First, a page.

2Face Idibia (front right) talks to Thulani Madondo (front left) at Kliptown Youth Centre
As Thulani explained the after school tutoring program and its use of One Laptop per Child, a unique technological initiative aimed at empowering children by providing them with low powered laptops, we could hear the distinct sound of children coming in on their way back from school, all excited to take part in everything the centre has to offer.
After meeting the main youth programmers, we were treated to another facet of the Kliptown Youth Centre: the talented and enthusiastic youth Gumboots dance group. Through their phenomenal performance, it was clear that the centre doesn’t only focus on nurturing the youth academically, but also allowing them to express themselves artistically. As the visit finished off, 2Face was able to personally help out with the food program by serving hot lunches to the school children. Although simple in design, this is one of the centre’s most important programs, as it ensures that each child that comes through has access to at least one balanced meal per day.
2Face Idibia with the Kliptown Youth Centre and ONE teams
At the end of the day, all those involved in the visit were extremely moved and inspired. 2Face was especially impressed, and stated how the centre was the embodiment of a true “positive initiative”. He acknowledged the hard work that the centre is doing in order to change the lives of youth in Kliptown, and actively wondered whether this could be done in other regions on the continent.
The admirable work of Thulani and his peers shows that in Kliptown, Soweto, people are definitely hungry for change.
Join them and become part of the movement!
Jul 27th, 2012 11:19 AM UTC
By Remi Onabanjo
This week, ONE has been a recognizable presence within the Big Brother Africa house. In weeks past, we have been in the backyard, in the THRIVE garden where the housemates harvested vegetables and produced compost. But that all changed early on Tuesday morning when the contestants were told to fast an entire day, save for what they had produced in the Thrive garden. This challenge was set to symbolize the millions of Africans who suffer from hunger and malnutrition everyday while also emphasizing the usefulness of farming one’s own food.
Although the Big Brother housemates weren’t exactly ecstatic at the idea of going without food for a day, they took the task seriously. And they were duly rewarded with many personal shout-outs from ONE celebrity ambassadors, such as South African songstress Zolani Mahola, Kenyan music sensation Nameless, and even ONE’s co-founder Bono. These messages encouraged the housemates to stay hungry for change”—words that they definitely took to heart.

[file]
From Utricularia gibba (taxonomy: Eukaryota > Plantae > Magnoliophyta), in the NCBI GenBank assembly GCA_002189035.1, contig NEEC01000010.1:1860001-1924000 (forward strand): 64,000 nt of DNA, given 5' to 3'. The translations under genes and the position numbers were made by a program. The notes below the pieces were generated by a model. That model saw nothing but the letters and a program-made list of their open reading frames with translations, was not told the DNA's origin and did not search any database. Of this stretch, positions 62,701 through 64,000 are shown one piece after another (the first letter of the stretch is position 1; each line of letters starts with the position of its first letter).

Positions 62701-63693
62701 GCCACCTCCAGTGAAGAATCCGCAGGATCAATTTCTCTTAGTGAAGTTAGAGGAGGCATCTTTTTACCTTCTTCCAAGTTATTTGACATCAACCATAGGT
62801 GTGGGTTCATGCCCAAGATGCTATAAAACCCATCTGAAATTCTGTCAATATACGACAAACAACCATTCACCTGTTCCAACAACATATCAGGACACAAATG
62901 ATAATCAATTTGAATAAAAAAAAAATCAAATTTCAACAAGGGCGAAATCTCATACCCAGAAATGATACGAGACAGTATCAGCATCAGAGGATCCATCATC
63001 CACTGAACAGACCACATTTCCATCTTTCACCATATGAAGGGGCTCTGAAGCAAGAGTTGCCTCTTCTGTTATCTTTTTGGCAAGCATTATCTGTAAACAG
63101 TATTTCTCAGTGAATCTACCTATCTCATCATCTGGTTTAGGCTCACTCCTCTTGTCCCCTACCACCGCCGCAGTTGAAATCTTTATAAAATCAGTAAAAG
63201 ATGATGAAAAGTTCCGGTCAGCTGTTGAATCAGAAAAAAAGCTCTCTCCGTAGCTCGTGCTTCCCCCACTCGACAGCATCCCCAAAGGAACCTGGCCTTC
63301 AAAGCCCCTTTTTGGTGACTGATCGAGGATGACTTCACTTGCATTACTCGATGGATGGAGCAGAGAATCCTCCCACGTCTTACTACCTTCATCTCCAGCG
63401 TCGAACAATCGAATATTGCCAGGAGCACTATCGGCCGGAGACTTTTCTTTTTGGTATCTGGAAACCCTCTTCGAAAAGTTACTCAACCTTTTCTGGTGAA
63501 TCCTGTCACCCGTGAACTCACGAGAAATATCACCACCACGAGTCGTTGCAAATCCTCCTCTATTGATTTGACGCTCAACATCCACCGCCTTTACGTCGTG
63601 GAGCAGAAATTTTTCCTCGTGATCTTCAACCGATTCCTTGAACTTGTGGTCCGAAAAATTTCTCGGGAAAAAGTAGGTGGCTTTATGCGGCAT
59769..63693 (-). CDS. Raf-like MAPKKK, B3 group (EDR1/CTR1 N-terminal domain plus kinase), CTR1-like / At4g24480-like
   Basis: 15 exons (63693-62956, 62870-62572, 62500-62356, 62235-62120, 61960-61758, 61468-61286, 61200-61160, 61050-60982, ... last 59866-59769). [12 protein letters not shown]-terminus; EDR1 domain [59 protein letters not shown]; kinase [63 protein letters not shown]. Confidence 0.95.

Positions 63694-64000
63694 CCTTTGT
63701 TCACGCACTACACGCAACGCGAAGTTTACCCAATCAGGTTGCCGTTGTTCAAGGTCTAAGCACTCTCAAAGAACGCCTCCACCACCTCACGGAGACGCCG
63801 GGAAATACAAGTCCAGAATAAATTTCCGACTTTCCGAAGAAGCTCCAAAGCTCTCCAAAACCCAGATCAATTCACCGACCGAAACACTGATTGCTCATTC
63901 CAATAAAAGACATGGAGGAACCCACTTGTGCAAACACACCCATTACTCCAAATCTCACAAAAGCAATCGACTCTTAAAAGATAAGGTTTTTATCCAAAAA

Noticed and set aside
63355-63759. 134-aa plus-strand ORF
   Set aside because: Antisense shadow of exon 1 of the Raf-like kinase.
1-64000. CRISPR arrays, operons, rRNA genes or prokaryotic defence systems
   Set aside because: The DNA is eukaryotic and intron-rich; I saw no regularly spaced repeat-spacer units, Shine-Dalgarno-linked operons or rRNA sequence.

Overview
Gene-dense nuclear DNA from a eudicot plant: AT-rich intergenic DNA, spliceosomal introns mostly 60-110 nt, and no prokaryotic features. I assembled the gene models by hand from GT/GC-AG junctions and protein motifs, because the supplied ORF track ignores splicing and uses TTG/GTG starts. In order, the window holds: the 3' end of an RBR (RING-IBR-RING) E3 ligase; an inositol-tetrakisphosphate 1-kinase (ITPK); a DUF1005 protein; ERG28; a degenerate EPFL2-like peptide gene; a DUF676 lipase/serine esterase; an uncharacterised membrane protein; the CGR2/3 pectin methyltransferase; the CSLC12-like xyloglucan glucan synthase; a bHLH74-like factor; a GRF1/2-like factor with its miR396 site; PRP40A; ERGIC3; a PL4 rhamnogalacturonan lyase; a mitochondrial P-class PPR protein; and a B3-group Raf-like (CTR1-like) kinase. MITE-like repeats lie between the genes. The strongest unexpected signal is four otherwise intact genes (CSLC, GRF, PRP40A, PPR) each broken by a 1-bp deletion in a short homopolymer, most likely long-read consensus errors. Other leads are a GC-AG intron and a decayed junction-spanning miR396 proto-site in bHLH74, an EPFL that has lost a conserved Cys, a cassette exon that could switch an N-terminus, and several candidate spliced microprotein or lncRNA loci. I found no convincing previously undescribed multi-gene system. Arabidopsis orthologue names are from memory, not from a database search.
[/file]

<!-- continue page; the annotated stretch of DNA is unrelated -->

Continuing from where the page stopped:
Taking things to the next level, Nigerian superstar 2Face Idibia made a personal visit to the house, and gave everyone the shock of their lives. Although at one point Ugandan housemate Janette got 2Face to sing her a few bars from “African Queen”, he made sure that the conversation stayed focused on the issue at hand. Right now, 31 million Africans and 12 million children can be saved from poverty and stunted growth respectively by 2015. This can be achieved by raising awareness, making smart investments in agriculture, and holding African leaders accountable, all significant aspects of ONE’s Thrive campaign. While in the house, 2Face made sure to communicate this message to the housemates and answered all of their questions about ONE and the campaign.
In the wake of 2Face’s visit, the energy and enthusiasm among the housemates was palpable. The housemates have been busy preparing food that will be hand-delivered by 2Face to a children’s home in the surrounding Johannesburg area. Their energy is also being harnessed towards designing their own ONE t-shirts, all of which are distinct, creative, and sporting inspiring messages. One of the designs will be selected, and the housemate who wins the competition will not be disappointed with the reward we have in store.
All in all, the Big Brother Africa contestants are demonstrating that it’s possible for anyone to make a difference by supporting the Thrive campaign towards the eradication of hunger and malnutrition on the continent.
They are definitely hungry for change. If you are too, join the movement by signing our petition.
Stay strong, stay committed, stay hungry for change.
Jul 25th, 2012 11:28 AM UTC
By Wangui Muchiri
Yesterday African music sensation 2Face Idibia visited the Big Brother Africa House as the housemates stood in solidarity with the hundreds of millions of Africans who go hungry every day.
Watch his message here:
Speaking at the house 2Face said: